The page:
The CH-300 Pacemaker is among the list of lesser-known but successful historic monoplanes by Bellanca Company. The CH-300 was powered by a Wright J-6 engine and a controllable pitch propeller. Pacemaker NC259M was brought to Alaska in November 1930 by frank Dorbrandt and Lon Cope for Pacific International Airways. Its speed and efficiency gave her a good reputation to earn her a place with small airline and charter operations in Alaska and Canada.
When in 1934 Star Air Service purchased competitor Mc Gee Airways fleet of 7 Stinson SM-8A, making the service Alaska’s biggest airline, the Bellanca aircraft was among the fleet. CH-300 Pacemaker registration NC259M ‘Aquila’ was the first commercial airliner aircraft to make round trip flight between Anchorage and Seattle in June 1934. Star Air Service founder and pilot Steve Mills completed the southbound leg of the trip in spite of a seagull strike, which took out the windshield and compelled to stop at Alert Bay, British Columbia, for temporary repairs. In August 30th, 1936 Pacemaker NC259M came to a sad end when it perished together with Steve Mills and 5 passengers on a mountain ridge on the Kenai Peninsula.
CH-300 Pacemaker was equipped with Skis in winter, Edo K4650 floats during the rest of the year but these were interchangeable with wheels as well, making it a most versatile machine for all types of terrain operations. The engine of NC259M had double exhaust outlets configuration.
images below to see larger images
Bush planes fall into a class of aircraft of their own. Some of the early types, of the 1920s and 30s era are among the emerging range of kits issued by Khee-Kha Art Products of Wasilla, Alaska. These are the pioneering bush planes made in white vac-formed styrene with resin detail parts that include the engine, propeller and other small detail parts. Khee-Kha also makes a series of floats issued as separate resin kits to suite different types of bush planes. Those who have tried their hands on vac form kits before will have an interesting surprise if they expand their range of interest also to bush planes in same way I did.
The model can be built as a land plane or a float plane.
Building the CH-300 is almost in pair with that indicated for CH-400 Skyrocket which evolved from it, and that has already been reviewed on ARC
but with some minor changes as follows:
1………The CH-300 Pacemaker has a Wright J6 engine. This comes in 3-part resin assembly, with highly detailed cylinders, multiple louvers to side of accessory section and an accurate controllable pitch left hand 2-blade propeller. The part exhaust manifold that is installed to engine front has a choice of orientation and the type selected for NC-259M had two exhaust outlets as mentioned earlier. The kit instructions illustrate very well the variation and type to fit different aircraft.
2……….A partly rectangular and partly round block of scrap plastic to represent an oil cooler is cemented to the bottom of the accessory section also shown on plans, and these varied with different aircraft. Khee Kha Art Products gave reasons that with future kits this item will come with the kit.
3………..As I opted for a floatplane version I used Edo K-4650 floats which comes as a separate resin kit. The quality and detail on these set of resin floats is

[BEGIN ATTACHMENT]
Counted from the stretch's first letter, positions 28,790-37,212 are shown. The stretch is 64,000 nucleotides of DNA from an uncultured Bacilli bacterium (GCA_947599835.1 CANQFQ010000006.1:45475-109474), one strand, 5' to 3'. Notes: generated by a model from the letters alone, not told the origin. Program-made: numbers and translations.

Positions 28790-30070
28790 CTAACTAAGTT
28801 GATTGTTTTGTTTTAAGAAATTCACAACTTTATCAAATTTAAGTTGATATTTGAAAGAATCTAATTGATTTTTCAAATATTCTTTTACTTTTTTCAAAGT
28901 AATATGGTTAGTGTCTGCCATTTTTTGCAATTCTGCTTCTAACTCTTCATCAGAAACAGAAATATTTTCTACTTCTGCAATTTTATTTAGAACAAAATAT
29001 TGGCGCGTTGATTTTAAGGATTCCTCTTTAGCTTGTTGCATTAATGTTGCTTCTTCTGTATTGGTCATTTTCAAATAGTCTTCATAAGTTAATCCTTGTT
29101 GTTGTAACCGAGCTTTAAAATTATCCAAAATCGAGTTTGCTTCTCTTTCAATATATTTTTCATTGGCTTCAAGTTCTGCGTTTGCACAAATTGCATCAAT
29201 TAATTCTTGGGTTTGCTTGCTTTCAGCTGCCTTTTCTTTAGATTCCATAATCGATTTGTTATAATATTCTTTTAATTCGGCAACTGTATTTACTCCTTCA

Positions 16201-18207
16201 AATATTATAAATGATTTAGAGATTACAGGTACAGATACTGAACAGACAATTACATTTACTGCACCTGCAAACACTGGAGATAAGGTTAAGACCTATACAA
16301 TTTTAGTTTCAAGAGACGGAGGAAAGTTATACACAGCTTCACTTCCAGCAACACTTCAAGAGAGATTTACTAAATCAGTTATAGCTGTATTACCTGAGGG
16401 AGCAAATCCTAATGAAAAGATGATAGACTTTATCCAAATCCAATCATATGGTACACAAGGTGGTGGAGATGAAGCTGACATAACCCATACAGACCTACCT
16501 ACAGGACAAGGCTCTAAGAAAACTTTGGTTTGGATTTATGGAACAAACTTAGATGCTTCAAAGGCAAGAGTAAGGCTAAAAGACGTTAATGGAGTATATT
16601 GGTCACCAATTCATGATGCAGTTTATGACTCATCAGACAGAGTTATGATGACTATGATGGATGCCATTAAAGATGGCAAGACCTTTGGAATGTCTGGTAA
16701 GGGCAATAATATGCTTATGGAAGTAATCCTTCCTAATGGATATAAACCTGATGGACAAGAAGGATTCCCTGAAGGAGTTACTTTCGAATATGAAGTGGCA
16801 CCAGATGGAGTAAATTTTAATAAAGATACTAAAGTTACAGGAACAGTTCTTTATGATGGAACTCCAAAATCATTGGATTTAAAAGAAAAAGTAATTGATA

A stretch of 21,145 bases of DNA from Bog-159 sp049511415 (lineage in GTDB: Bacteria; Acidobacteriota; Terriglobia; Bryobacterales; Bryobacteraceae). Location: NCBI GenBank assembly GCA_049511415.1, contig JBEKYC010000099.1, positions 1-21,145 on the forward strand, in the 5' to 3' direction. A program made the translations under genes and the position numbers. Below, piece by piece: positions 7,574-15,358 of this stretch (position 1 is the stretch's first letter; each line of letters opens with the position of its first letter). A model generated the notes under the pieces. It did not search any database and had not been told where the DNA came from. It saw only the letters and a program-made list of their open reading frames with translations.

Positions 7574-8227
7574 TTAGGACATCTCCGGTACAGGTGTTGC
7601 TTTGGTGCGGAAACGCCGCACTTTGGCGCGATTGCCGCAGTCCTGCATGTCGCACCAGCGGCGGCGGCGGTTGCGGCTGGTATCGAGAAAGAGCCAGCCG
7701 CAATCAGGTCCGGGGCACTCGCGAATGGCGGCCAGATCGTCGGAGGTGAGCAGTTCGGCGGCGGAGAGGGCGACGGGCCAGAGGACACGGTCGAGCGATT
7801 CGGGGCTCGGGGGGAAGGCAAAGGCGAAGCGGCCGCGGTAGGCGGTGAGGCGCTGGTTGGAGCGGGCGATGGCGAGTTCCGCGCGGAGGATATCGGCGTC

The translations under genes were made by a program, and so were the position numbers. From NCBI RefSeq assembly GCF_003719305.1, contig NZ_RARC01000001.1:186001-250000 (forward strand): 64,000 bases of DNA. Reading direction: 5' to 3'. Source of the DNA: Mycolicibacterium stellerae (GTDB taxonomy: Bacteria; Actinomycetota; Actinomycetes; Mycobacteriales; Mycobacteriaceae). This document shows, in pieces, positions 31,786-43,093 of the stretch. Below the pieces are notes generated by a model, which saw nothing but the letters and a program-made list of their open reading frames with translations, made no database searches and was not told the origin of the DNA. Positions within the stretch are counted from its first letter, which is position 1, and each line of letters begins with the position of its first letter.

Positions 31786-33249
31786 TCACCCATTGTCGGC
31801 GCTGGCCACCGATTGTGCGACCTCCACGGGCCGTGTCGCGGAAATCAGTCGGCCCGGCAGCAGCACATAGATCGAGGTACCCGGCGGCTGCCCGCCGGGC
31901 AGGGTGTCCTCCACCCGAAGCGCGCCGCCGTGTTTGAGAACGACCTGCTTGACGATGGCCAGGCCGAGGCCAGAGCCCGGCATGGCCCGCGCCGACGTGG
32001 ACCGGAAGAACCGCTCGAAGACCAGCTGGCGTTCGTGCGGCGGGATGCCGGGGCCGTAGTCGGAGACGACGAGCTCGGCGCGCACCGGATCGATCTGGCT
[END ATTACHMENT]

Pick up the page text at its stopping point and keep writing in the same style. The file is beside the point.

incredibly complete with off-center Edo hand holds and rippled construction hull detail. Rudders and actuators had to be added with reference to scale drawings of the type Edo floats.
Khee-Kha will also now include rudders with all Edo floats in their catalog.
4…………Another feature on the CH-300 is the rearmost window aperture, which should be oval instead of rectangular shape. On late production CH-300s these windows were rectangular, as on the CH-400. The CH-300 kit is molded with oval outlines so that either type is easily modeled..
5………….Like the CH-400 the CH-300 could also take changes to the fuselage depending on skis, floats and wheel arrangements during service
Colors & Markings
There were a number of CH-300 Pacemaker in service with Star Air Service and these appeared in different liveries at different periods during service life. NC-259M had an early scheme consisting of red fuselage and struts, yellow wings and tail surfaces, white fuselage lettering Star motif and all other lettering being black. In due course NC-259M took another livery consisting of an overall orange, Kremlin white star on dark blue field with yellow ring which had the company name in red and blue at the center; black window and fuselage trim and possibly also a black trim on wing leading edges that could be misinterpreted as de-icing boots which were not applicable in those early days. Another Star Air Service Pacemaker with identical international orange colors was NC-168M. The “Kremlin Star” is also known as “barn star” and consists of the 5 points being divided into 2 colors each like the one depicted on the Skyrocket, the version just adopted in 1936 on NC259M at the time of the crash and not yet applied to NC168N.
Whiskey Jack Special AK7203 decal contains the Anchorage-Seattle scheme of 1934 for NC259M and also decals for Star Airlines CH-400 NC10795. Besides the first round trip commercial flight between Anchorage and Seattle, “Aquila” was one of the first Bellancas in Alaska, beginning with Pacific International Airways in November 1930. The decals are printed on a solid carrier film and a Klear coat applied gave the decal strength during handling onto the kit. Note that on the decal instruction sheet there was a profile only for NC168N but decals only for NC259M. The black trimming mentioned above were not provided and I had to resort to a decal sheet called Fantasy Print shop Stripe set that I bought from Aeroclub of Nottingham UK which proved superb.